Admin: Take back control of Office 365 Groups, Teams, and Planner!

Admin: Take back control of Office 365 Groups, Teams, and Planner!

Office 365 groups is a great way to promote collaboration between people inside and outside organisations. By default, users are able to create groups freely, making their use easy. However, in many organisations, this has led to chaos.

In this blog, I show how you can get back the control of Office 365 groups, Teams and Planner.

What are Office 365 groups

Office groups are a combination of a “light-weight” SharePoint Online team site and an Exchange Online distribution list. Technically, in Exchange Online, they are called Unified Groups (UG). Other group types are Security Groups (SG) and Distribution Lists (DL). In this blog, we are taking solely about Office groups, not SGs or DLs.

You can list your Office groups using following Exchange Online PowerShell command

# List Unified Groups

Office 365 groups are made for collaboration: they have a built-in calendar, notebook, document library, planner, etc. By default, users are able to create them freely, which makes them also easy to use.

Teams and planner also has an associated Office group.

So what’s the problem

Office 365 group naming and email addresses

As mentioned earlier, when you create an Office group, you also create a distribution list. As such, it also have an email address, where you can (obviously) send emails to. The name of the group (Display Name of the UG) and email address (alias of the UG) are chosen when the group is created. This is problematic for two reasons. First, this allows users to create working email addresses!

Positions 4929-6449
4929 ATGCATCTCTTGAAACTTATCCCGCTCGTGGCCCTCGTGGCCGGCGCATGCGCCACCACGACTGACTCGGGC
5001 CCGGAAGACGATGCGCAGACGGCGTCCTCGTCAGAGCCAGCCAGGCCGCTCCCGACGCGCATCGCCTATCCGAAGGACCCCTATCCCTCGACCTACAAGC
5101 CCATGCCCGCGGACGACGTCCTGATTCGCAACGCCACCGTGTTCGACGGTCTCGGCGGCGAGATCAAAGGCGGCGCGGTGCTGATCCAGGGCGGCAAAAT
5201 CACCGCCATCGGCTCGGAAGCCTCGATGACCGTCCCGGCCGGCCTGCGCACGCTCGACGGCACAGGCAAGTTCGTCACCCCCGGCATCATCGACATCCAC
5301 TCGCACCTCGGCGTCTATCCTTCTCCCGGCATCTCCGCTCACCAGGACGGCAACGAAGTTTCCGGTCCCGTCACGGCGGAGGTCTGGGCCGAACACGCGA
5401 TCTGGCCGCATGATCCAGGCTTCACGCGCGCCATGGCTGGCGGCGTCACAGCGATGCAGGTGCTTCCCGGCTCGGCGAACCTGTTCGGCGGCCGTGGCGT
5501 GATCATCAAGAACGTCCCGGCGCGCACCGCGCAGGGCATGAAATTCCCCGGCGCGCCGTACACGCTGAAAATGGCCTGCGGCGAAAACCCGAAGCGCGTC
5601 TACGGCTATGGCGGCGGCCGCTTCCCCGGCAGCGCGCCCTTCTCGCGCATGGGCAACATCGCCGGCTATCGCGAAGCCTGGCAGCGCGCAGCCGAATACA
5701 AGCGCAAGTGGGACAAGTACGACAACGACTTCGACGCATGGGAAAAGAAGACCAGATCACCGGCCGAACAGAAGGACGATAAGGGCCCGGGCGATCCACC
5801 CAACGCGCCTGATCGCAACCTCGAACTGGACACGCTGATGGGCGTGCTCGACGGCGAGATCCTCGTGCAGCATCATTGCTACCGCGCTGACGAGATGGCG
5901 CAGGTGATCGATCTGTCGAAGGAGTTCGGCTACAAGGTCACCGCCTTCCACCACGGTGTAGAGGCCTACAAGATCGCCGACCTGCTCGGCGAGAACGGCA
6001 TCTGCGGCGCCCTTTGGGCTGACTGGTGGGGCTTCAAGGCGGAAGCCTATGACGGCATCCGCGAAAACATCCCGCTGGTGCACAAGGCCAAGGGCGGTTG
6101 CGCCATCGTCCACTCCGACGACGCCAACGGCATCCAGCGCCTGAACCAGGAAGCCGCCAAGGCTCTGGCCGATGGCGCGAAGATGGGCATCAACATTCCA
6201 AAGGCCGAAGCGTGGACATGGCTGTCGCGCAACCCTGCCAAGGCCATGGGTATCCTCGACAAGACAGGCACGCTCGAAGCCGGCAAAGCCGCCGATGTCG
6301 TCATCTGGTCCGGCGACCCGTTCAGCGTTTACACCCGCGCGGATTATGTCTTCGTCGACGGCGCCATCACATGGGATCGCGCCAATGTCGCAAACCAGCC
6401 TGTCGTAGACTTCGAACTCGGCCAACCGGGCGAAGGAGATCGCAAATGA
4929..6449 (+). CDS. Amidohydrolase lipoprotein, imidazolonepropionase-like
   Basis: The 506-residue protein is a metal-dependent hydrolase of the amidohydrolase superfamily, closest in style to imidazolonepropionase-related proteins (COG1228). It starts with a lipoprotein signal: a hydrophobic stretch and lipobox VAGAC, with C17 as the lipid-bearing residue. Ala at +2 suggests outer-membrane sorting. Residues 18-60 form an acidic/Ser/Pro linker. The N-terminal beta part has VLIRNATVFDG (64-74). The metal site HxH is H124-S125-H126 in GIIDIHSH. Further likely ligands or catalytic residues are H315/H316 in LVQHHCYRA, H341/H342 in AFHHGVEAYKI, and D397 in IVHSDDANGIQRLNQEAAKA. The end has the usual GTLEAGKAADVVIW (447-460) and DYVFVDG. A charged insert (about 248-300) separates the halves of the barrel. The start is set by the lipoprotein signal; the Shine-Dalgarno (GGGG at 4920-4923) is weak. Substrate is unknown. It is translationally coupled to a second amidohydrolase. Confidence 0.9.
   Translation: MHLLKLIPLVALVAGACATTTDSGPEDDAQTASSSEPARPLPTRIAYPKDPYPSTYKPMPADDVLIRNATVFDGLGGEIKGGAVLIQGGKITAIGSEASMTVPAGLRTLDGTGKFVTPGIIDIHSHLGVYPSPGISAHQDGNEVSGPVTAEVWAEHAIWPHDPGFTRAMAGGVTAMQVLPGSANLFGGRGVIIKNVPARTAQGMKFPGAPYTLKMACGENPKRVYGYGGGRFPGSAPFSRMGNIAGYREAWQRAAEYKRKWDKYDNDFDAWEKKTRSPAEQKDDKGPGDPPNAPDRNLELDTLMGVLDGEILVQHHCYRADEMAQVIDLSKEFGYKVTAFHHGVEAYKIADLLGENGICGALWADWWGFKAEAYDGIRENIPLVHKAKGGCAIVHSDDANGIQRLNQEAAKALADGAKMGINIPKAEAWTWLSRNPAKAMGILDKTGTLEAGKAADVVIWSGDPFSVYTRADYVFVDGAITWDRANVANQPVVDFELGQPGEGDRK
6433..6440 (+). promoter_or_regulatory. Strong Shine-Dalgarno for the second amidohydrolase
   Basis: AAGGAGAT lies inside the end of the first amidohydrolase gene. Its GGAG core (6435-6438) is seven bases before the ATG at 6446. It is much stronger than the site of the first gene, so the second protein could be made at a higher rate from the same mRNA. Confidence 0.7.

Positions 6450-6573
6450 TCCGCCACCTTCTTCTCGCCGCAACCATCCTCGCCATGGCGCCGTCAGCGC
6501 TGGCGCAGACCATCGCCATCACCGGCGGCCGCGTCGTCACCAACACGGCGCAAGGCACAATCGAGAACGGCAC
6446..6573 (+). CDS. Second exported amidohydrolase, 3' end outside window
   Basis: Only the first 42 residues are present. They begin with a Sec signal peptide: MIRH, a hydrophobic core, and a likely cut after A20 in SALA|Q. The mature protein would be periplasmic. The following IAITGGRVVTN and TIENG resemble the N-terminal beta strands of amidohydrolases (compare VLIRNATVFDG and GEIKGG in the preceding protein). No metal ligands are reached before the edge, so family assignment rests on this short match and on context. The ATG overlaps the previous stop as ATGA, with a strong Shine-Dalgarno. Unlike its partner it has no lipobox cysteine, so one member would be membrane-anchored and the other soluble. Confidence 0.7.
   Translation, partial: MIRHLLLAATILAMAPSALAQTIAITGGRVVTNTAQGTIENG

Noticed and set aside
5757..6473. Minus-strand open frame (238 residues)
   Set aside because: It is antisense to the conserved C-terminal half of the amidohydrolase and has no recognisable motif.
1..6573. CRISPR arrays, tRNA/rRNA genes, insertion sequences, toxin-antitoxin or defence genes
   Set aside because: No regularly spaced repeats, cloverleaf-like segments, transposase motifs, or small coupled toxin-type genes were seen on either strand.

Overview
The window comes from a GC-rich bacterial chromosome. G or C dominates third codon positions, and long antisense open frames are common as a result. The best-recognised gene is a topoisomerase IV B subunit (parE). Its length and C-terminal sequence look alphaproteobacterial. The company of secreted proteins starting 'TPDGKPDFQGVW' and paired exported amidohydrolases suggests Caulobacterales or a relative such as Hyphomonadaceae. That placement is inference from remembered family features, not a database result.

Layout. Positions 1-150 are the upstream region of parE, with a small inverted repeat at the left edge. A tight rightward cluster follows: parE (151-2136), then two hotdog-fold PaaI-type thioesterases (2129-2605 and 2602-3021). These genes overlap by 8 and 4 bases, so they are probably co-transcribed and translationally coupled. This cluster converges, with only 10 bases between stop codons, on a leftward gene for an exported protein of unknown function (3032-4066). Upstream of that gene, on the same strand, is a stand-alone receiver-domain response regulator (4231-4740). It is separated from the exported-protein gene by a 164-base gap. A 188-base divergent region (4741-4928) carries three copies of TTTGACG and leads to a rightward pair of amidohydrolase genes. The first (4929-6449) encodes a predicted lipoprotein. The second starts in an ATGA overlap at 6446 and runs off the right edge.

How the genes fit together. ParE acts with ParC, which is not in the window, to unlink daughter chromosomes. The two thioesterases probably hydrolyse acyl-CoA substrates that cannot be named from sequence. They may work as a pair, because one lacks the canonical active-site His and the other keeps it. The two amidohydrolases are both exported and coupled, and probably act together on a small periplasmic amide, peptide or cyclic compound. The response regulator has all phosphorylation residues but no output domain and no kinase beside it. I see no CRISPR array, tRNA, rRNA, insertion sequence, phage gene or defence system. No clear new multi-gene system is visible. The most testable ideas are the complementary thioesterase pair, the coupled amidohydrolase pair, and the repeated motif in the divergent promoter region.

Second, the domain part of the email address will be the default domain of the tenant. If the default domain is used in organisation’s email addresses, this will eventually lead to synchronisation conflicts.

alt text

Hidden SharePoint site

When an Office 365 group is created, a SharePoint Online site collection is created. This site collection is hidden, which means that it cannot be seen in SharePoint Online admin center (this is to change in the new admin center). The url will have the alias name of the group. The example seen in the previous screenshot would have the url like: If you try to create a site collection with the same name, you’ll have an error stating that the site collection already exists.

Getting back the control

In this blog, we are using AzureAD Preview PowerShell module instead of MSOnline I usually use. This is because some of the commands used below were not included in AzureAD (or MSOnline) module at the time this blog was written.

See my blog for install instructions.

Change the default domain

The first step I’d suggest to do is to change the default domain. As the name suggests, the default domain is selected by default when the user is created in Office 365 admin center. It is only selected by default and can be changed as needed. Also, users are typically created in the on-prem AD and synced to Office 365. The second place where the default domain is used is when users are creating groups (or DLs). So, changing the default domain isn’t really any problem.